, , , , ,

Today as I online and supervised a special education teacher via a Zoom chat, we talked about her ideas and mine for teachers supporting special needs students and their families from behind our computer screens right now.

Note that she is doing a LOT. Families are doing a lot. And many teachers have families too and we’re all a bit swamped. Most of us are trying to practice grace- both giving it and operating from a place of grace ourselves, being easy on ourselves when we don’t finish everything… but it’s still hard. So here are 3 easy ideas that might make a difference. If you’ve done them, GREAT. Just move on. 😊 If you haven’t, it can’t hurt. If you have young children at home you can ask your kid’s teacher for a little guidance on the first 2 and they’ll probably be happy to help you out.

  1. Arrange the environment to help students understand what’s going on. Number 1 is to give parents guidance on “arranging the environment”. Something teachers do before school starts is to arrange the classroom. Ever notice that when you walk in your student’s room, that there are usually separate little areas? There’s an area for work, and it’s where your child learns to sit down and do learning activities. Maybe there’s a little table and chair there, and some baskets for papers or materials. Then there’s an area for breaks, which you can usually notice by its comfortable chair or bean bag or rug, and perhaps some books or games that are just for fun times. If you’re a teacher working with kids at home, ask families if there is a designated area for work, and one for play. Give families some suggestions that are easy and similar to what you do in your classroom. It’s easy but it can go a long way toward normalcy, helping students get ready to do their work, and helping caregivers and parents help their kids get in to the new routine.
  2. Send home important visuals, or give a really quick tutorial on how to create one.  I’ve been surprised by how sometimes therapists and teachers forget that they always have a certain thing on the table that reminds students how to sit, listen, or be a part of the classroom. Maybe you feel it’s not that important at home, or that it’s just more work. But students really thrive when you help their learning behaviors to “generalize”… by putting things in the environment at HOME that they are used to seeing at school. If your school has a simple visual schedule or job aid that reminds students what to do with their eyes, hands, body and mouth while it’s “time to work”, send it home. Parents can even draw one with markers or crayons if they don’t have a printer. Now’s not the time to get too fancy or require too much. In behavior analysis we might call this “programming common stimuli”, when we use a helpful reminder across environments. But it’s just a super simple tool you have that you can give parents during your check-in or start-up session.
  3. Do a check-in with parents/caregivers every time you see the family. Some teachers are having groups with students, which is amazing. You may also be doing quick individual check-ins. A few days ago I wrote about how child abuse and neglect are escalating right now, as families are facing increasing pressures and hardships from all sides, and the typical “reporters” are not seeing the kids in person to make social services calls. (It’s a great time to learn more about what your school can do to help teachers develop a process for this). One simple idea is to have a quick script you go through every time you make contact with a caregiver, especially one of a family you know is always at risk. Put THREE THINGS by your computer: First, put the script by your computer. Second, put a simple datasheet there beside it. (A simple datasheet might include the list of families you contact, dates you ran through the script, and star any families you need to follow up on based on the outcomes of the script. Then when a family answers a question that needs follow up, you can share referrals or make a call to connect them to a resource). Third, put a list of resources and phone numbers related to the script questions. These might need individualization based on your area, but here are some ideas.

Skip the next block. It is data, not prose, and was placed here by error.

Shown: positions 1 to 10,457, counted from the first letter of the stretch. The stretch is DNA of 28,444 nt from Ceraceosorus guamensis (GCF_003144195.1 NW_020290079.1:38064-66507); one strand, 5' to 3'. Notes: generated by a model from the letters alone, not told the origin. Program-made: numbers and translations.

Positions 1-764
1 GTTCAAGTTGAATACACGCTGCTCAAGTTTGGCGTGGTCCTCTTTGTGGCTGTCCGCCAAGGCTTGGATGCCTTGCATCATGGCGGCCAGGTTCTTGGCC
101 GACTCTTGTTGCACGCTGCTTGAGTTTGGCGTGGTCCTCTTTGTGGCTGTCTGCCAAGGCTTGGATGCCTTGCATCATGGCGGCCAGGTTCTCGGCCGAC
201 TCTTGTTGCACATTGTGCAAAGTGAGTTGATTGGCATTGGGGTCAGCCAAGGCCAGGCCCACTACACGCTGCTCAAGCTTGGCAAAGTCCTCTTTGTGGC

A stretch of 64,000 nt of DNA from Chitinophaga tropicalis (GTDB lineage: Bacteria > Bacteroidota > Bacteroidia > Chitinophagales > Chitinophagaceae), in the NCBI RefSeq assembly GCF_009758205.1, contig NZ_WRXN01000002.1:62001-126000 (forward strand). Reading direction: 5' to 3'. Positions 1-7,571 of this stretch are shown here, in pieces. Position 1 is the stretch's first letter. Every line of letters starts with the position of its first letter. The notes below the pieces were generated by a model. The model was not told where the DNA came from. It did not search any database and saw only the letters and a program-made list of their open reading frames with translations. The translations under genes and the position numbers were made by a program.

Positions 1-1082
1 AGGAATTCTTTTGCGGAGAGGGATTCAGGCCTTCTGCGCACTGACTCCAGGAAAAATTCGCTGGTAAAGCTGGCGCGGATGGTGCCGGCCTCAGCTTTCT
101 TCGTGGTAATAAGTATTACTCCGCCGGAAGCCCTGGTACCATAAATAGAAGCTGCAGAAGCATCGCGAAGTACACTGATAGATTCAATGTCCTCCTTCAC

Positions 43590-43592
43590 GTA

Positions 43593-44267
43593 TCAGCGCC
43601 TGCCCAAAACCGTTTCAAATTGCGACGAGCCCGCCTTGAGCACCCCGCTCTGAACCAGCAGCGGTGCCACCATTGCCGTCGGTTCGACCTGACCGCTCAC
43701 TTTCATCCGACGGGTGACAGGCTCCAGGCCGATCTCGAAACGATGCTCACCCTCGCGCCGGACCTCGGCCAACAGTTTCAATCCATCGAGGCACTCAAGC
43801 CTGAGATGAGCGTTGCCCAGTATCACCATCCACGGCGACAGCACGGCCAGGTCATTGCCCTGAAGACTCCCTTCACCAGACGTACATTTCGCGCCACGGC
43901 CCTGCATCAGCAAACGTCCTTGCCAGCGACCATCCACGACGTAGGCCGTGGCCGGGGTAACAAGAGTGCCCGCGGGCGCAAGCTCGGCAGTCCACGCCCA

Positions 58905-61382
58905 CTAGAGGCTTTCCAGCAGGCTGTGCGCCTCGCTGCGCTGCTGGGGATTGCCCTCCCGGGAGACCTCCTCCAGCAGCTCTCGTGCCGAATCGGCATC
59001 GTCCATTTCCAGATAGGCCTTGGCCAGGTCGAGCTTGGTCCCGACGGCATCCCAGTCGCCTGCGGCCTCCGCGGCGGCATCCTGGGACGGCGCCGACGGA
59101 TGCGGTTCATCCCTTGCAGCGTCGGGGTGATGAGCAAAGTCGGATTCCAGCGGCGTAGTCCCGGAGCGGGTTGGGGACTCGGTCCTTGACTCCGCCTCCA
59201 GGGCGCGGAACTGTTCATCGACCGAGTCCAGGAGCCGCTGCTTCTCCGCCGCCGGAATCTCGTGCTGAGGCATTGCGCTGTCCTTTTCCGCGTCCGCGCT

Example of using the check-in idea:

Margot is a teacher of special needs kids in elementary school. She writes a script with questions like this: “How are you doing? … What is most concerning to you right now? … Do you have at least one way that you can get a break when you need it? … Are you worried about where you might get food? … Are you feeling ok emotionally or do you need someone to talk to? …  Is there anything your child is doing that you think needs a follow up phone call? …. Is everyone in your family safe right now?”  

Then Margot shared the script with her team and each teacher and paraeducator was assigned one family per day to check in on. The team brainstormed and wrote a list of important phone numbers and websites in the event that a family indicates they need basic assistance like food; they are feeling extra stressed and need a mental health support check-in with a teletherapist; or someone in the household is hurting them and they need to make a phone call to a domestic abuse hotline.

Finally, the team distributed a quick reference sheet with the script on top, a log in the middle, and resources (phone numbers and websites) on the bottom. Each team member recorded the results of their check-ins in case follow up was necessary to help a family they checked on.

That’s it. You can see an example Check-In and Follow Up Log sheet below. Let me know your own ideas and thank you for all your hard work! And just email me if you’d like to obtain an editable version of the sheet.